Limerick has received a number of awards and honors recognizing the impact of her scholarship and her commitment to teaching, including the MacArthur Fellowship (1995 to 2000) and the Hazel Barnes Prize, the University of Colorado’s highest award for teaching and research (2001). She has served as president of several professional organizations, advised documentary and film projects, and done two tours as a Pulitzer Nonfiction jurist, as well as chairing the 2011 Pulitzer jury in History.
In 1985 she published Desert Passages, followed in 1987 by her best-known work, The Legacy of Conquest, an overview and reinterpretation of Western American history that has stirred up a great deal of both academic and public debate. In 2012 she published A Ditch in Time: The City, the West, and Water, a history of water in Denver. Other projects include the influential Atlas of the New West (1997), and a series of lively, balanced, and to-the-point reports on compelling Western issues, including What Every Westerner Should Know About Energy (2003), Cleaning Up Abandoned Hardrock Mines in the West (2006), and What Every Westerner Should Know About Energy Efficiency and Conservation (2007). The Center’s film, The Lover’s Guide to the West, offering counseling to the American public on its “troubled relationship with fossil fuels,” debuted on Rocky Mountain PBS in April 2010.
Adrian Ivakhiv is Professor of Environmental Thought and Culture at the University of Vermont’s Rubenstein School of Environment and Natural Resources. His research focuses at the intersections of ecology, culture, identity, religion, media, and the creative arts. His books include Ecologies of the Moving Image: Cinema, Affect, Nature (2013) and Claiming Sacred Ground: Pilgrims and Politics at Glastonbury and Sedona (2001). He blogs at Immanence: Ecoculture, Geophilosophy, Mediapolitics.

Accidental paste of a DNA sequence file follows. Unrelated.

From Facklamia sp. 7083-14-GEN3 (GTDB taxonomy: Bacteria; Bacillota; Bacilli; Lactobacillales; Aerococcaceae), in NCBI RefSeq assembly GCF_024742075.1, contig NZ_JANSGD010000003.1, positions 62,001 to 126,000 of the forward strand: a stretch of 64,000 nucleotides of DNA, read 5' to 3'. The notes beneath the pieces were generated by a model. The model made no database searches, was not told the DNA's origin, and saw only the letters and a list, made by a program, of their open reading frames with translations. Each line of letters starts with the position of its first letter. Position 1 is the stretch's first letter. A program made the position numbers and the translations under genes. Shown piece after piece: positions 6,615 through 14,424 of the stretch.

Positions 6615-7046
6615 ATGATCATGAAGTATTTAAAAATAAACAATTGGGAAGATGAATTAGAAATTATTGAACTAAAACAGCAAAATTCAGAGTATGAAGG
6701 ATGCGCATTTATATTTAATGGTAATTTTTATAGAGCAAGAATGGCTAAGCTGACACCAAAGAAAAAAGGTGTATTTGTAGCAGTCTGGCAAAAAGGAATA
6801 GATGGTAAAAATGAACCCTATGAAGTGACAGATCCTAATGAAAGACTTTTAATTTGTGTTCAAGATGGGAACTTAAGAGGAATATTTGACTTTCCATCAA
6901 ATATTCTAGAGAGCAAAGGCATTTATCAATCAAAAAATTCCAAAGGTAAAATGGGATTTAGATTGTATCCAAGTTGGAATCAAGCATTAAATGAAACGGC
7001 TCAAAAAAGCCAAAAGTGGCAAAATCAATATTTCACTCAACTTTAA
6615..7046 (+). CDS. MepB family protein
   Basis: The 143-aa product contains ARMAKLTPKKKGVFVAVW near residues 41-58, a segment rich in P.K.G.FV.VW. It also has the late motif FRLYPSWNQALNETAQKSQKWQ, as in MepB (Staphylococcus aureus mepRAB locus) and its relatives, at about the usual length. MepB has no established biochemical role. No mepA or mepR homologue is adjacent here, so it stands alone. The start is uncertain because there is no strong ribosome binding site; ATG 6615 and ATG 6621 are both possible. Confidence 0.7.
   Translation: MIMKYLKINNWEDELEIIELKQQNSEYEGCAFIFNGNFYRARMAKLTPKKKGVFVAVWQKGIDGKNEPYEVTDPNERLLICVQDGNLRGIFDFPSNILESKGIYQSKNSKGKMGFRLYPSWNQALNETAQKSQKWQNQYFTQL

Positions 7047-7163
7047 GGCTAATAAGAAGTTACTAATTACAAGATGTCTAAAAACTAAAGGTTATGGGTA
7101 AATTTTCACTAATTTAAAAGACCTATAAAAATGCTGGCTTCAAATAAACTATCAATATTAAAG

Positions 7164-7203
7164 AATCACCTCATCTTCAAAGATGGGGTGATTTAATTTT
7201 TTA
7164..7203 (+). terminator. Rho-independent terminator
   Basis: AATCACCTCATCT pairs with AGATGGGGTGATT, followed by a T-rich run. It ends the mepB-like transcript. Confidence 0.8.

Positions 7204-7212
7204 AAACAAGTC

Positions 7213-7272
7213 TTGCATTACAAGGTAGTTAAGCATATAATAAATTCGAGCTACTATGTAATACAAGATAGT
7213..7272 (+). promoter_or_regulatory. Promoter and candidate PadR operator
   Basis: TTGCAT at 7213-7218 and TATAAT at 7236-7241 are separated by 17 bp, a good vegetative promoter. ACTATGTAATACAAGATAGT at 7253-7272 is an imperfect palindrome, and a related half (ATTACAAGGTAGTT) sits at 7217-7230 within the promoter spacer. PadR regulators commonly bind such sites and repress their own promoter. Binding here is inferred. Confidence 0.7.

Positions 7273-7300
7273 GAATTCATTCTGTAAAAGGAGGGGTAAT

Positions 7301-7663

Winona LaDuke is an Anishinaabekwe (Ojibwe) enrolled member of the Mississippi Band Anishinaabeg who lives and works on the White Earth Reservations, and is the mother of three children. She is also the Executive Director of Honor the Earth, where she works on a national level to advocate, raise public support, and create funding for frontline native environmental groups.
In 1994, Winona was nominated by Time magazine as one of America’s fifty most promising leaders under forty years of age. She has been awarded the Thomas Merton Award in 1996, the BIHA Community Service Award in 1997, the Ann Bancroft Award for Women’s Leadership Fellowship, and the Reebok Human Rights Award, with which she began the White Earth Land Recovery Project.
A graduate of Harvard and Antioch Universities, Winona has written extensively on Native American and Environmental issues. She is a former board member of Greenpeace USA and serves, as co-chair of the Indigenous Women’s Network, a North American and Pacific indigenous women’s organization. In 1998, Ms. Magazine named her Woman of the Year for her work with Honor the Earth.
She has written extensively on Native American and environmental issues. Author of now six books, including The Militarization of Indian Country (2011), Recovering the Sacred: the Power of Naming and Claiming (2005), the non-fiction book All our Relations: Native Struggles for Land and Life (1999, South End Press), and a novel – Last Standing Woman (1997, Voyager Press).